The Doctor Who season 10 finale has come and gone. Unfortunately for outgoing showrunner Steven Moffat and his writing staff, the bad taste it left in my mouth has not. “The Doctor Falls” was nothing more than a massive collection of missed opportunities. With both the Master and Missy — two different regenerations of a single Time Lord/Lady — present, the Doctor Who finale could have been a lesson in fighting one’s inner nature. Missy was on somewhat of a redemption arc in the series’ tenth season, while her past self was as dedicated to being delightfully evil as ever. That was barely touched on before an unsatisfying mutual death, though.
Plot? What plot?
As if that weren’t enough of a waste, let’s talk about Bill Potts. Transformed into a Mondasian Cyberman in only her eleventh episode on the series, everyone had their eye on Bill’s story going into the Doctor Who season 10 finale. Predictably, yet still infuriating, she ended up right where every bad trope would suggest a proud lesbian and woman of color would: dead.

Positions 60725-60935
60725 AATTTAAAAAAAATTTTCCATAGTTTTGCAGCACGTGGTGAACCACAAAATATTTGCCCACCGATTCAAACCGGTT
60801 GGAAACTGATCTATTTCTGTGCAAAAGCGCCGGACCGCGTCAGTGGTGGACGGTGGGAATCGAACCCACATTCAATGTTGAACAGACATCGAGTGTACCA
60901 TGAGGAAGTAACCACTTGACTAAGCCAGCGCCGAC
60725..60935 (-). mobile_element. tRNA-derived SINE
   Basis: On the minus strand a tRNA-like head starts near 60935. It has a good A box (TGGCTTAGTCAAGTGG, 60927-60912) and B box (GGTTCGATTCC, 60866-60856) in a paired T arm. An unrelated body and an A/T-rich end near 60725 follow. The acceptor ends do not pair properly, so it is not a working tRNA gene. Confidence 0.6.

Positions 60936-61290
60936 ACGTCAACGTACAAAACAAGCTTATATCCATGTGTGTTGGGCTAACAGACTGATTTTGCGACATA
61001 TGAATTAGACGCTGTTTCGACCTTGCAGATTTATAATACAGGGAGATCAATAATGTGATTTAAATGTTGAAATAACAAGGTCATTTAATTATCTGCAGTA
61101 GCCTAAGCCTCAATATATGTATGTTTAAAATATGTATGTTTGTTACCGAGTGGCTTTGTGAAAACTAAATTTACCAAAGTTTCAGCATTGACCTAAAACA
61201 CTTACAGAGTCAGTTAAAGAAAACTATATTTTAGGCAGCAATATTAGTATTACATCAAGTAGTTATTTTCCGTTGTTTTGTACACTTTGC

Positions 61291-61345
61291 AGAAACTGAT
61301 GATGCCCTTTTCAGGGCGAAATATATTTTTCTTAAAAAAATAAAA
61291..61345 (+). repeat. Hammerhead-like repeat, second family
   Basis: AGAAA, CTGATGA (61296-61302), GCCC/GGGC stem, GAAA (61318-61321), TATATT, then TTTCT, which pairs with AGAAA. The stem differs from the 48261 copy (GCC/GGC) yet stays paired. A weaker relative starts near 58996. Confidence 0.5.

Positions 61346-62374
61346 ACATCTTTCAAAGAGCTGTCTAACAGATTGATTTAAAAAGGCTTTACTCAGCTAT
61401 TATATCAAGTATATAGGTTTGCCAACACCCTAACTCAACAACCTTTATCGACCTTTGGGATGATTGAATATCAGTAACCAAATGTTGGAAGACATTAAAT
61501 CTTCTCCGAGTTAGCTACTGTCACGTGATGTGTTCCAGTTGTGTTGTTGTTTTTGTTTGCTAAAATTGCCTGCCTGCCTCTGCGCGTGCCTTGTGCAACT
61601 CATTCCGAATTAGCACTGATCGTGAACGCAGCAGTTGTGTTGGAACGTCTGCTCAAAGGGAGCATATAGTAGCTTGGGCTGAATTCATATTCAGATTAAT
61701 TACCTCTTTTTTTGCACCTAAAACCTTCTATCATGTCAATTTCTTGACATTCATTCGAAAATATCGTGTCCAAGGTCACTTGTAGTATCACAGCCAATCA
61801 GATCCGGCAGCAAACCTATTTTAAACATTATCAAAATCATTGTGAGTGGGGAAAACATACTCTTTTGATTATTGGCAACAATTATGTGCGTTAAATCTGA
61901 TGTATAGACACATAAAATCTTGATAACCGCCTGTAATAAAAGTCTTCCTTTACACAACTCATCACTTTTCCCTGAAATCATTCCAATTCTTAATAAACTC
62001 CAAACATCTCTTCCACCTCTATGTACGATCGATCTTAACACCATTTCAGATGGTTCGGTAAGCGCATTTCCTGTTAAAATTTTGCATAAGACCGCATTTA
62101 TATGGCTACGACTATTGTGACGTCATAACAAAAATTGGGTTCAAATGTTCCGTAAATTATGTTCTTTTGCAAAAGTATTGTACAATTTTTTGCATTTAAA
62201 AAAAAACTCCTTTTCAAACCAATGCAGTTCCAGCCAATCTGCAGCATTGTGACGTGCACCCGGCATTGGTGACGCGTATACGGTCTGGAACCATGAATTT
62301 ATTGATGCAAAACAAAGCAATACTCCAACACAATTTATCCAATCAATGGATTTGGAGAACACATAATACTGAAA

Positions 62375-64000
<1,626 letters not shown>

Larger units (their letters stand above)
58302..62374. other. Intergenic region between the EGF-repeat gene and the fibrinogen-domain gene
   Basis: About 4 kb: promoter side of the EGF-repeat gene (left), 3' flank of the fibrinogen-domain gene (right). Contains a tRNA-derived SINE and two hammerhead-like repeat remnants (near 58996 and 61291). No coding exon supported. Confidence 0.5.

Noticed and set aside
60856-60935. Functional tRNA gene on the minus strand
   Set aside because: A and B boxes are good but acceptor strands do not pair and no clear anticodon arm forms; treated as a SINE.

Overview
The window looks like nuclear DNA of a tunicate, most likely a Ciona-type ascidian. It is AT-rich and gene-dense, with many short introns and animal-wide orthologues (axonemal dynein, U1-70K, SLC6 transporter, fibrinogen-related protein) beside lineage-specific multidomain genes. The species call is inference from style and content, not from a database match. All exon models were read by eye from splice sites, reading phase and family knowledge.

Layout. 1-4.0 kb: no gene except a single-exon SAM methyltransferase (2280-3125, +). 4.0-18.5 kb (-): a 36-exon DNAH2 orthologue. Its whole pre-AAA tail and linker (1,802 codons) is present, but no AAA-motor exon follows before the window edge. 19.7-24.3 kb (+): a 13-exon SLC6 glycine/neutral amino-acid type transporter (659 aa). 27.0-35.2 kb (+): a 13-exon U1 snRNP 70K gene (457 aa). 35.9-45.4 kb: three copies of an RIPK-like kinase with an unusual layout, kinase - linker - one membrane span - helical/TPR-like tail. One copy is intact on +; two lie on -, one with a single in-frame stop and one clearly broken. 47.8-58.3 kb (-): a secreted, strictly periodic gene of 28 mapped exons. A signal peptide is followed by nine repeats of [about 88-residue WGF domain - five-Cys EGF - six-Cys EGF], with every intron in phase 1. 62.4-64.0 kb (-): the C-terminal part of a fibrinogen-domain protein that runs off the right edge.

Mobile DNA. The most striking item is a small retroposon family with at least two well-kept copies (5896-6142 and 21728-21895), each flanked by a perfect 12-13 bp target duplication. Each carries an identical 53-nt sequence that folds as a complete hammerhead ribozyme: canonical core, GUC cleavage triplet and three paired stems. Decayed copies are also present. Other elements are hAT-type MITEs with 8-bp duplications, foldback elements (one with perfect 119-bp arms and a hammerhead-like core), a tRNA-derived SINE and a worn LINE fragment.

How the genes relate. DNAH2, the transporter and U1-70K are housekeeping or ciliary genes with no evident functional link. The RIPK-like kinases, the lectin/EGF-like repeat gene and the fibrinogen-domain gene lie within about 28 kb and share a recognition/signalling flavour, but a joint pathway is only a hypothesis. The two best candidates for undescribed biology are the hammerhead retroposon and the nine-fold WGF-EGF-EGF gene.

In 2017, this should not be happening. Period. And yet, here we are.
Missy vs. the Master in the Doctor Who season 10 finale.
For much of the Doctor Who season 10 finale, Missy and the Master appeared to be on the same, delightfully evil page. But an early crack in Missy’s armor made it at least possible that “The Doctor Falls” would provide some redemption for the Doctor’s “friend.” After all, Missy spent much of the series’ tenth season locked in a box so that the Doctor could save her from certain death and “rehabilitate” her, so to speak.